Jaffa's Shuk HaPishpishim (fleamarket) is one of Tel-Aviv-Yafo's most popular attractions. It is also one of my favourite places in Israel. Full of shops and stalls selling antiques, carpets, clothes, bric-a-brac, food and drink, it's a great place for strolling and browsing. I love looking at the items for sale, occasionally picking up a bargain and regularly stopping for a drink or a snack. But the thing I enjoy most of all is watching the people that make this place so special - the merchants, the shoppers and on Friday, the musicians and entertainers. I recently spent a week in Jaffa, visiting the shuk every day and getting to know some of the people who work there. Several of them agreed to pose for photographs whilst I captured others in more candid shots. This post features just a few of my favourites.

The merchants


Along Oleh Zion Street, there are several shops selling carpets, rugs and other handmade floor and furniture coverings. These are not just any old carpets but beautifully crafted pieces from Turkey, Persia (Iran), Afghanistan and Uzbekistan. Many of them are antique and were made up to 100 years ago. The merchants are happy to show their wares to visitors and serious shoppers will be treated to Turkish coffee and long discussions before coming to a decision to purchase. The shop owners are not only merchants - they are also craftsmen who can be seen sitting outside their shops repairing carpets whilst waiting for customers. 

Many of these craftsmen were born in Iran, learning their skills there at a young age and coming to Israel after the Khomeini regime was established in 1979. There were once 100,000 Jews in Iran, with major communities in Isfahan, Shiraz and Teheran with a history going back to the sixth century BCE. Today there are probably no more than 10,000 Jews living there. The two men pictured at work were both born in Iran and have shops on Oleh Zion Street. I was struck by Shalomo's expression, clearly delighting in his work and by Reuven's chic style with his hat and scarf. Both continued to work as they told me their stories.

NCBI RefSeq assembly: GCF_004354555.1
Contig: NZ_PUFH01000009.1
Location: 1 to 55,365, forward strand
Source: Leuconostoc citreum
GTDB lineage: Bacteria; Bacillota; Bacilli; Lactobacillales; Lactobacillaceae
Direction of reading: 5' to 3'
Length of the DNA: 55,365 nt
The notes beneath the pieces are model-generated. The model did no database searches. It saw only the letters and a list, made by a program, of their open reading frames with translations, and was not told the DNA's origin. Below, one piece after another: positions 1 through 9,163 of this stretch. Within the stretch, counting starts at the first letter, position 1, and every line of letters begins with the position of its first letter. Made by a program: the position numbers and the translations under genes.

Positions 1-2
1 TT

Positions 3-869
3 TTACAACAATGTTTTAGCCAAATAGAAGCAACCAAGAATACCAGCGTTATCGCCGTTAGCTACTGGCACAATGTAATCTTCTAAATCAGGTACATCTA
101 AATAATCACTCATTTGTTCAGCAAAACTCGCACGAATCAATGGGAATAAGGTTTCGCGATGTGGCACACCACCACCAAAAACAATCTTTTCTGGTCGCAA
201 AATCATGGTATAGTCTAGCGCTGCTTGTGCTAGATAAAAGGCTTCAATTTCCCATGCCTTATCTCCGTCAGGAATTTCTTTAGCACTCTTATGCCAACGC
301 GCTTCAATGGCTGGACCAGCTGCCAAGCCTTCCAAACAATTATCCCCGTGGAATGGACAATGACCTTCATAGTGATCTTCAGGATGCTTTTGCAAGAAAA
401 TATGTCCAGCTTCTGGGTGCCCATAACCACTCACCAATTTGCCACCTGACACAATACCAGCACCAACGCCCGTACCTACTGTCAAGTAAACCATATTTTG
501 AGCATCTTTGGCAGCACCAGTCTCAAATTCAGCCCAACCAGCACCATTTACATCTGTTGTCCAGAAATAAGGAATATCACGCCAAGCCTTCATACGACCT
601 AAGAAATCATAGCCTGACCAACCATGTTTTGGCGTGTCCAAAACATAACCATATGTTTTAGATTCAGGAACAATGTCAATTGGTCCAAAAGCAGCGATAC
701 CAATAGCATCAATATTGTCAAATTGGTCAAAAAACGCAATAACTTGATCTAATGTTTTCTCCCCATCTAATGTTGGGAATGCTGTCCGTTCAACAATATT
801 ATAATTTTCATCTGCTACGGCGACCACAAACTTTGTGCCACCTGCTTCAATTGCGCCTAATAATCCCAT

The shuk has changed significantly in recent years with fewer of the older merchants and more and more modern boutique shops selling a range of products including soaps, candles, furnishings and food items. I like both styles. The mix is very appealing and attracts a most eclectic audience but it will be a terrible shame if the older more serendipitous concerns disappear all together.

I met Mikhail in the Greek Market, just north of Oleh Zion. He has a small shop there selling antiques and vintage items. His collection includes hanukkiot, siddurim (prayer books) with silvered Bezalel School of Art designed covers, small sculptures and a range of old household items. We got talking when I asked him about a tiny, blackened metal item that turned out to be a small cooker, more than 80 years old.  Mikhail told me he was born in Afghanistan and came to Israel as a child about 60 years ago. He was very happy for me to take his picture and reminded me several times to come and see him again when I next visit the shuk. I liked his kind, open face and those bright eyes that remain the eyes of a much younger person. I asked him about his beautiful kippah with it's bright colours and decorative detail. He told me it came from Afghanistan along with the family.


The shoppers